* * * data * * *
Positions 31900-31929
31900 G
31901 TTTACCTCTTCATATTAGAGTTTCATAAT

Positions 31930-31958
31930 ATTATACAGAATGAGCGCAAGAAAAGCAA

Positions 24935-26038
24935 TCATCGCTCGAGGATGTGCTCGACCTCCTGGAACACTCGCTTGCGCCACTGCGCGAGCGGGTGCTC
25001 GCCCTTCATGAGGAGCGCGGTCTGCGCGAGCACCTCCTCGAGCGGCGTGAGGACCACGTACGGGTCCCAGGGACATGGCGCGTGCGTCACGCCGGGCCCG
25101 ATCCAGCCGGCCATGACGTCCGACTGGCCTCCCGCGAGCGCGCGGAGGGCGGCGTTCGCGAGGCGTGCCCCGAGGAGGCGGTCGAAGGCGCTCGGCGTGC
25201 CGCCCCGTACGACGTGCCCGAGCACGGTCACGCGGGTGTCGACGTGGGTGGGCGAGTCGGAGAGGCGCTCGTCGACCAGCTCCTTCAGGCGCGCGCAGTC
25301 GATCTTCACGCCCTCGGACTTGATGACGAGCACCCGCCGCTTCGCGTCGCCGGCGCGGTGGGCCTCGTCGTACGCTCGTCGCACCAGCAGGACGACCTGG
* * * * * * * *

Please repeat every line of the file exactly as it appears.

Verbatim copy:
Positions 31900-31929
31900 G
31901 TTTACCTCTTCATATTAGAGTTTCATAAT

Positions 31930-31958
31930 ATTATACAGAATGAGCGCAAGAAAAGCAA

Positions 24935-26038
24935 TCATCGCTCGAGGATGTGCTCGACCTCCTGGAACACTCGCTTGCGCCACTGCGCGAGCGGGTGCTC
25001 GCCCTTCATGAGGAGCGCGGTCTGCGCGAGCACCTCCTCGAGCGGCGTGAGGACCACGTACGGGTCCCAGGGACATGGCGCGTGCGTCACGCCGGGCCCG
25101 ATCCAGCCGGCCATGACGTCCGACTGGCCTCCCGCGAGCGCGCGGAGGGCGGCGTTCGCGAGGCGTGCCCCGAGGAGGCGGTCGAAGGCGCTCGGCGTGC
25201 CGCCCCGTACGACGTGCCCGAGCACGGTCACGCGGGTGTCGACGTGGGTGGGCGAGTCGGAGAGGCGCTCGTCGACCAGCTCCTTCAGGCGCGCGCAGTC
25301 GATCTTCACGCCCTCGGACTTGATGACGAGCACCCGCCGCTTCGCGTCGCCGGCGCGGTGGGCCTCGTCGTACGCTCGTCGCACCAGCAGGACGACCTGG